In a short time it was resuscitated, however, by Robert 
McCormick and J. B. G. Kinsloe — ^brother of the former 
— and the name changed to Clinton County Whiff. Kin- 
sloe soon went out, and was succeeded by I. B. Gant, 
who remained with McCormick for a short time. In 
1843, W. P. Coulter and John W. Ross became the 
publishers. In the spring of 1845, Ross was alone, 
Coulter having retired. About the 1st of May, 1845, 
I. B. Gara took the paper again and continued it until 
the 6th of November, when he retired, and H. E. Shoe- 
maker became the publisher, and continued till the 17th 
of October, 1847, when the press and materials were 
taken to Jersey Shore. In December, 1849, Adam J. 
Greer brought on a new establishment, and on the 26 th 
of the same month issued the first number of a new pa- 
per, entitled The Clinton Trihune. He was assisted in 
its publication by H. E. Shoemaker. At the close of a 


yeax, Greer sold out to R. W. Rothrock, who continued 
the paper till the 6th of April, 1852, when Col. W. T. 
Wilson became a partner. On the 1st of September fol- 
lowing, Rothrock retired, having disposed of his interest 
to his brother, W. P. Rothrock. Wilson conducted the 
paper till the 15th of February, 1853, when he sold out 
to C. Gather Flint, and his brother H. M. Flint, but the 
name of the former only appeared at the head of the 
paper. On the 18th of July, 1853, C. Gather Flint reti- 
red, and was succeeded by his brother, who contioued 
the paper till the 10th of October, 1854, when he retired, 
followed by Daniel Bower, who continued a short time, 
when Thomas Martin came, and changed the name to 
The Watchman. Mr. Martin retired from the paper on 
the 3d of October, and was succeeded by D. S. Dunham. 

The Clinton County Democrat was started by Wilbur 
& Shriner, in 1839 or '40, and continued a year or two. 
In 1843, it was revived by John R. Eck. 

The Clinton Democrat was published till the fall of 

1844, by S. S. Seely. In December of that year it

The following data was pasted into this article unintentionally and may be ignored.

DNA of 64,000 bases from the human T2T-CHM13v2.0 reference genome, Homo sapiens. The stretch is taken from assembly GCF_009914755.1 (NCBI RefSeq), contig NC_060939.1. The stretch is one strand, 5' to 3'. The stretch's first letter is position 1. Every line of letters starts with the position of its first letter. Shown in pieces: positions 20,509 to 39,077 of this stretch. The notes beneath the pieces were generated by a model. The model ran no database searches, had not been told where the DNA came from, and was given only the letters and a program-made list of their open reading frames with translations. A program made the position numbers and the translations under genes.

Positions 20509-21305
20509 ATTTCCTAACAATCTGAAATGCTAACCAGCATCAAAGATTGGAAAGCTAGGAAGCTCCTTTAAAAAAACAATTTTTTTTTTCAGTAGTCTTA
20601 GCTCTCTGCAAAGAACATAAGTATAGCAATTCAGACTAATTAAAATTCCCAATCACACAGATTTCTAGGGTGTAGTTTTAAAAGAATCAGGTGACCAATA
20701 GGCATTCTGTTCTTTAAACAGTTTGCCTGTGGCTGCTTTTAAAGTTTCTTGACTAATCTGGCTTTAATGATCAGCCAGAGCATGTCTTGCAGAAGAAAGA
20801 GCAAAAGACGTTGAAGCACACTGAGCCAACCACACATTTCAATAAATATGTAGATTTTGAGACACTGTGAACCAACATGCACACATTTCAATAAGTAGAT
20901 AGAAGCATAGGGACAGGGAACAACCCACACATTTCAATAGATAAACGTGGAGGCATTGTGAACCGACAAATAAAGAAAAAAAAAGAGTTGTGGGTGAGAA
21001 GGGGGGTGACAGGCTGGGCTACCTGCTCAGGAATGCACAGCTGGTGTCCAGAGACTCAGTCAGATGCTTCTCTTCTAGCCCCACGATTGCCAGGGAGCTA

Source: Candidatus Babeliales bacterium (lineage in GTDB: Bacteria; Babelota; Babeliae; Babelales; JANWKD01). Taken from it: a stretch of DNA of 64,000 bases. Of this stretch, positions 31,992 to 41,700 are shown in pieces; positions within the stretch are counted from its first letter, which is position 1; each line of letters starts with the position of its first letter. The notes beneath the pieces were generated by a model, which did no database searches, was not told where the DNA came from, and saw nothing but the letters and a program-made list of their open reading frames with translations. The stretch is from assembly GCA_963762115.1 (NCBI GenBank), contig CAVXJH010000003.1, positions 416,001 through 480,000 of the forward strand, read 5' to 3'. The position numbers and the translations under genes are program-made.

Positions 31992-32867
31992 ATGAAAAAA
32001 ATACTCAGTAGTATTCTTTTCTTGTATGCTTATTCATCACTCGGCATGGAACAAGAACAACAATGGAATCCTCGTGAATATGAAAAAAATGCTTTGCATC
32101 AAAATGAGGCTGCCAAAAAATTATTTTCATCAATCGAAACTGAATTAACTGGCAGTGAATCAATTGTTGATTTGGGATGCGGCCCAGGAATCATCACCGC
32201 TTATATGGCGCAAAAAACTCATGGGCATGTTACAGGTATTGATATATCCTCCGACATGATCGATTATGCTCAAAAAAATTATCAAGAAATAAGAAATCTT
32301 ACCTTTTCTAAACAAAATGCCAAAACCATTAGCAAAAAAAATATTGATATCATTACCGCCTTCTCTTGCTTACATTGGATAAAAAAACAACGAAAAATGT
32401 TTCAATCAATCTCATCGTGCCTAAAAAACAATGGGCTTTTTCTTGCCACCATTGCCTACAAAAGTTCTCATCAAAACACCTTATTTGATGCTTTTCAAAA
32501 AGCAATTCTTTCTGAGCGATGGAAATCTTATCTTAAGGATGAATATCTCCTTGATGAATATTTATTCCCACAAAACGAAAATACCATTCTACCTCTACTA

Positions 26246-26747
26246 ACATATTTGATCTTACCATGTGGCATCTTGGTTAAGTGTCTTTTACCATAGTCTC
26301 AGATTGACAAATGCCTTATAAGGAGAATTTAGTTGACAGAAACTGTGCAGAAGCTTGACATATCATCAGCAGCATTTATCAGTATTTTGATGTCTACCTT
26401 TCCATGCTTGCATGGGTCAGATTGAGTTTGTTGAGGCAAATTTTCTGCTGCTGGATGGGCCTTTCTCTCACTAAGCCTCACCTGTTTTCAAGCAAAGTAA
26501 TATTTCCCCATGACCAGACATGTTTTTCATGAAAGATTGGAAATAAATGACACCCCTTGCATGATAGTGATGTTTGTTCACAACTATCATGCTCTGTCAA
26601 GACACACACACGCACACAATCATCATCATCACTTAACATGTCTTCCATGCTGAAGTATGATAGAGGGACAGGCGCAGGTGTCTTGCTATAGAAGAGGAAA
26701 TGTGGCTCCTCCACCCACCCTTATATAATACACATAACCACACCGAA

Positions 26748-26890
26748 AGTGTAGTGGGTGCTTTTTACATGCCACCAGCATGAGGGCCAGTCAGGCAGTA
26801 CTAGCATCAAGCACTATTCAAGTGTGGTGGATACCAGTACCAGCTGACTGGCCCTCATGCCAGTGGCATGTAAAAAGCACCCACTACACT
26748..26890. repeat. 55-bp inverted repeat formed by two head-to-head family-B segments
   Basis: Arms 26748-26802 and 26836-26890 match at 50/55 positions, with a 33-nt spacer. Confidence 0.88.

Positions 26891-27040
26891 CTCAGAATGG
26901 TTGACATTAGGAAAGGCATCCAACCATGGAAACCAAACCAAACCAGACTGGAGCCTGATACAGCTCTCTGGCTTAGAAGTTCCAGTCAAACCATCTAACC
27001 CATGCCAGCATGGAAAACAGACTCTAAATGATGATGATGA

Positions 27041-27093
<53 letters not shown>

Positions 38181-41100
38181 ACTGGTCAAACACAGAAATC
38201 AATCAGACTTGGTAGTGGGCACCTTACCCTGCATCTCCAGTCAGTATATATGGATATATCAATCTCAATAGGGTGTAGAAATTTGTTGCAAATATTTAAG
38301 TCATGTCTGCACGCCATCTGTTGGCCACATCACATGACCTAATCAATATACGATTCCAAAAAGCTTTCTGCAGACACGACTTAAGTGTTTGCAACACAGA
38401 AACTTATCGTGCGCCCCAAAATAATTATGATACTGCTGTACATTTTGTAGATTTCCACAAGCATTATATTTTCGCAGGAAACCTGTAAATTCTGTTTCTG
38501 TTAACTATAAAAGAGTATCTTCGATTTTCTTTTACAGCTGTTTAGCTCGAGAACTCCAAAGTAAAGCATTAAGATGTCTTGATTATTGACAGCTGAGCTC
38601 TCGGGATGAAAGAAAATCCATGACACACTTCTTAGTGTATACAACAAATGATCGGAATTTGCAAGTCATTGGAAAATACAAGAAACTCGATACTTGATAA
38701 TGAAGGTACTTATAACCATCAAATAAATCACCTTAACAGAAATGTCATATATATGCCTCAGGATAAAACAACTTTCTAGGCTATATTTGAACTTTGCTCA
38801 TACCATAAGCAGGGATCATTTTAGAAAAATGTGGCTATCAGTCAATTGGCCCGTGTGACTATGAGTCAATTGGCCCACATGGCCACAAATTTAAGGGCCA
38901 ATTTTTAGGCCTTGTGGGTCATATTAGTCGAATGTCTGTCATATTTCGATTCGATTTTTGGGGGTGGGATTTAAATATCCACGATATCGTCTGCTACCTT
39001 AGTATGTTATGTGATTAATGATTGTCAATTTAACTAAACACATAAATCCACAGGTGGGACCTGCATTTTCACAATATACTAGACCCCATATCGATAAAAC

passed into the hands of H. L. Dieflfenbach, who, in June, 

1845, united the two rival papers. On the first of Jan- 
uary, 1850, he sold out to Geo. A. Gmwford, who, at 
the end of one year, received Lyons Mussina as a part- 
ner. At the end of two years Grawford & Mussina 
were succeeded by Henry Frysinger, who continued two 
years, and then gave way to Atwood & Wilson, who 
also continued two years, and were succeeded on the 1st 
of January, 1856, by James W. McEwen, the present 






It is believed there were some members of the Bap* 
tist denomination in the West Branch Valley, before the 
Revolution, emigrants from New Jersey, and the lower 
coonties. In the Minutes of the Philadelphia Associar 
tion for the year 1774, it is stated that ^Metters from 
well disposed persons in Tolbert, in Northumberland in 
the Province of Pennsylvania," were read, and it was 
" voted that Brothers David Sutton, William Worth and 
Elkana Holmes, are to visit the inhabitants of Tolbert 
township, at times to be fixed upon by themselves." In 
1775, " supplies were granted to Tolbert township, Bal- 
timore town. Oyster Bay," and other places. 

We observe no further notice of Baptist labor in this 
region until 1792, when the same Association recom- 
mended that ^^ Elders Patten, Clingan, and Vaughn, 
agree to travel for three months in the ensuing year, 
about Juniata and the West Branch of Susquehanna, to 


preach the Gospel to the destitute ; and this Association 
recommend that a sufficient sum be subscribed by the 
Church, and paid immediately into the hands of Colonel